1935 Nash Aeroform

Like most automakers, Nash was damaged badly by the Depression. Though it regularly built over 100,000 cars a year in the late ’20s, it wouldn’t repeat that figure in the ’30s, and thus ranked 11th, 12th, or 13th in industry production, with the exception of 1932, when it placed seventh in a down year for the industry.
Also like many others, Nash hit bottom in 1933, output totaling less than 15,000. With a new approach desperately needed, a planned 1934 restyle was postponed a year while Nash pinned its hopes — and resources — on new low-priced LaFayettes.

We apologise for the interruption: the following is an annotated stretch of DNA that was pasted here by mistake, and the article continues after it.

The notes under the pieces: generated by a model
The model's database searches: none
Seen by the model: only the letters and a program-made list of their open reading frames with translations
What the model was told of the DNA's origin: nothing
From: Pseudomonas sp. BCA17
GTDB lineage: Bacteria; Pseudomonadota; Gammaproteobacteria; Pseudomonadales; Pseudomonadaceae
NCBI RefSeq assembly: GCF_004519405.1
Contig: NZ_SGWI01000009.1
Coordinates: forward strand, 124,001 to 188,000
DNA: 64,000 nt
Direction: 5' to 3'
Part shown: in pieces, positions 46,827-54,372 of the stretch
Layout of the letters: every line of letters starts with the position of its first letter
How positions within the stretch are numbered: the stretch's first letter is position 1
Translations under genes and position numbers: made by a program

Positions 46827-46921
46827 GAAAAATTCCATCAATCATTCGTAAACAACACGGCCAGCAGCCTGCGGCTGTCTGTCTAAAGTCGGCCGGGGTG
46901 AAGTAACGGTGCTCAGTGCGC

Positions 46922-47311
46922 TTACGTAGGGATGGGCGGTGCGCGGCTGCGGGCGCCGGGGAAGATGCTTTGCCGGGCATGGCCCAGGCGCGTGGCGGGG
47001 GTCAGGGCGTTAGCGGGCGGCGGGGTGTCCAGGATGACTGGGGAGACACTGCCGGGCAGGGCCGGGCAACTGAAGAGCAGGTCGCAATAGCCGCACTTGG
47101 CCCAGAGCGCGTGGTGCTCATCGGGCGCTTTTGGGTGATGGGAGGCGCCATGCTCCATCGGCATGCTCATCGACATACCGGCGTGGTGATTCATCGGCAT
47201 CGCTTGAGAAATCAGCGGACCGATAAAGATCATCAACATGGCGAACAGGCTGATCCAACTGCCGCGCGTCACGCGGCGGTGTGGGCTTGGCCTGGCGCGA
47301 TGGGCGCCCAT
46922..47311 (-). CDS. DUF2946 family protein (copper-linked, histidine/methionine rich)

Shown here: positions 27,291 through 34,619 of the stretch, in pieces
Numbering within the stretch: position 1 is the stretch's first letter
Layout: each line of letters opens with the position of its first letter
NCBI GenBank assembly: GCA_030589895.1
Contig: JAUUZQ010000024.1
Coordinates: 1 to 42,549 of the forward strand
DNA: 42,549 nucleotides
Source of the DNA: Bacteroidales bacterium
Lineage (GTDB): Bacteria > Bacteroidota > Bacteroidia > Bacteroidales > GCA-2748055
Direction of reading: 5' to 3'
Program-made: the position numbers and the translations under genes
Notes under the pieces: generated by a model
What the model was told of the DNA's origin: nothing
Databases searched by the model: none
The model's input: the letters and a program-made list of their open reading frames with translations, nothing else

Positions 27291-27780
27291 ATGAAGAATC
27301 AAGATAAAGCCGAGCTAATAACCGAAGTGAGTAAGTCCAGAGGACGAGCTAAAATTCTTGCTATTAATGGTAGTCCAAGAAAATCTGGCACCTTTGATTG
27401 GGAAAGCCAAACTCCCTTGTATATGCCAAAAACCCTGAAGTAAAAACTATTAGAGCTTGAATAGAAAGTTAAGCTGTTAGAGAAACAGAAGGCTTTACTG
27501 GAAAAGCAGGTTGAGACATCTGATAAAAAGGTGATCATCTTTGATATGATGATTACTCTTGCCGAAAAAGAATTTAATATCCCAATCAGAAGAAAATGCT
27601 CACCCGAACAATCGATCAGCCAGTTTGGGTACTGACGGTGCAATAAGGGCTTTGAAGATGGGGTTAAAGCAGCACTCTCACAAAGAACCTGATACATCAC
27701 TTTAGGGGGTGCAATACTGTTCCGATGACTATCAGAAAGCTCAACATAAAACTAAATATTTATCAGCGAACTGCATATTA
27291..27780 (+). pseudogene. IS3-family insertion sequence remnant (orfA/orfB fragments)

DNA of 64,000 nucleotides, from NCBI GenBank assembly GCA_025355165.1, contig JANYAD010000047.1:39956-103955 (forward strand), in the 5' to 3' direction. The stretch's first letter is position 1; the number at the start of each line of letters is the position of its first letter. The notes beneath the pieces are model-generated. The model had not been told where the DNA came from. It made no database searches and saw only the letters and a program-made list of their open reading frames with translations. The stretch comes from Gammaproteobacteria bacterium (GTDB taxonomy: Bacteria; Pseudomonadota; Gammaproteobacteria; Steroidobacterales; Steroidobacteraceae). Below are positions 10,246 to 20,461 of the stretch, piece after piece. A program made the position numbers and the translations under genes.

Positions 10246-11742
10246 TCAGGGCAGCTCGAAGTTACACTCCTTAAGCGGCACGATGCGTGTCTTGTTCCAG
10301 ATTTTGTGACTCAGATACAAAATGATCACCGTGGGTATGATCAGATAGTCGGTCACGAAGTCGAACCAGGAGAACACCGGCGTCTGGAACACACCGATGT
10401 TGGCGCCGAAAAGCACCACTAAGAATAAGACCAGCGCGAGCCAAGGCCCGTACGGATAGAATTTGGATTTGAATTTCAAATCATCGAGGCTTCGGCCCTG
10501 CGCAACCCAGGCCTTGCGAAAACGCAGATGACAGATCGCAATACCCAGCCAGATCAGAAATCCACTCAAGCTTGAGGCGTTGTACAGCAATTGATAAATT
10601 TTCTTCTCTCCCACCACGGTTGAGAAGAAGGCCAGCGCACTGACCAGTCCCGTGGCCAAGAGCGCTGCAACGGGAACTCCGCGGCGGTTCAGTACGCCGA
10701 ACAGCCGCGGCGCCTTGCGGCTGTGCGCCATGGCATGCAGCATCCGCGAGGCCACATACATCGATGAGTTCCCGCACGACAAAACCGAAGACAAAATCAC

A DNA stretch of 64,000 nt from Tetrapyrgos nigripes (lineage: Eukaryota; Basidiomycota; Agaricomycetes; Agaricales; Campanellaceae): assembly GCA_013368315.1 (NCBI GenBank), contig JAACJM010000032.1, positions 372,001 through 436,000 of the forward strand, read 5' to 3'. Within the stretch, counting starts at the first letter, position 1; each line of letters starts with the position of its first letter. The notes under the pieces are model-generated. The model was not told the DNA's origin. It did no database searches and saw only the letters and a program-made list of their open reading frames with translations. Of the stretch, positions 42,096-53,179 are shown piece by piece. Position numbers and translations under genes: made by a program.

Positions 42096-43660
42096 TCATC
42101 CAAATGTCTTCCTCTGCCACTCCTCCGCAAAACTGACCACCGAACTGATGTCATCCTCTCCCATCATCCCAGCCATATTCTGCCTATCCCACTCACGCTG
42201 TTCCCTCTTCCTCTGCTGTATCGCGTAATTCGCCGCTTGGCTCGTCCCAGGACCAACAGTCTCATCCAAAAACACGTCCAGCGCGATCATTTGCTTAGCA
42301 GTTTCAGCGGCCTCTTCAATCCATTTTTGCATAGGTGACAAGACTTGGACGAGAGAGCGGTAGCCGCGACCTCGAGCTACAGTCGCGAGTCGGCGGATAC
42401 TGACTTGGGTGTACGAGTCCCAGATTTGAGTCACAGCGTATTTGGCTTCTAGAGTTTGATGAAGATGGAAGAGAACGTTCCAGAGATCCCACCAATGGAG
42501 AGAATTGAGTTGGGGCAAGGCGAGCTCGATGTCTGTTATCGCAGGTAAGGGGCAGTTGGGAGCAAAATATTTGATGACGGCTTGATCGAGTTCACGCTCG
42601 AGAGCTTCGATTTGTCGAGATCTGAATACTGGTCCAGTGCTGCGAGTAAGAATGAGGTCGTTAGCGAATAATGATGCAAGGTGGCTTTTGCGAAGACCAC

Nash built its millionth car in 1934 while trying to summon better times with a drastically reduced line consisting of the 116-inch-wheelbase Big Six, 121-inch Advanced Eight, and 133/142-inch Ambassador Eight, all with ohv Twin Ignition engines. But production didn’t improve much, and Nash lost over $1.6 million.
Hydraulic brakes arrived for 1935 models, reduced to just a four-door sedan and six-passenger victoria in each series. Ambassador also lost its smooth 322-cid engine, sharing the Advanced Eight’s 260.8-cid unit.
But the belated restyle appeared that year as “Aeroform Design,” and it was good. Highlights included sweeping skirted fenders, a handsome Vee’d radiator, and a louvered hood. Prices spanned a range of $825-$1220. Happily for Nash, sales turned up. Registrations for the calendar year went from just under 24,000 to a bit over 35,000.

nash aeroformb

 Source: http://auto.howstuffworks.com/nash-cars1.htm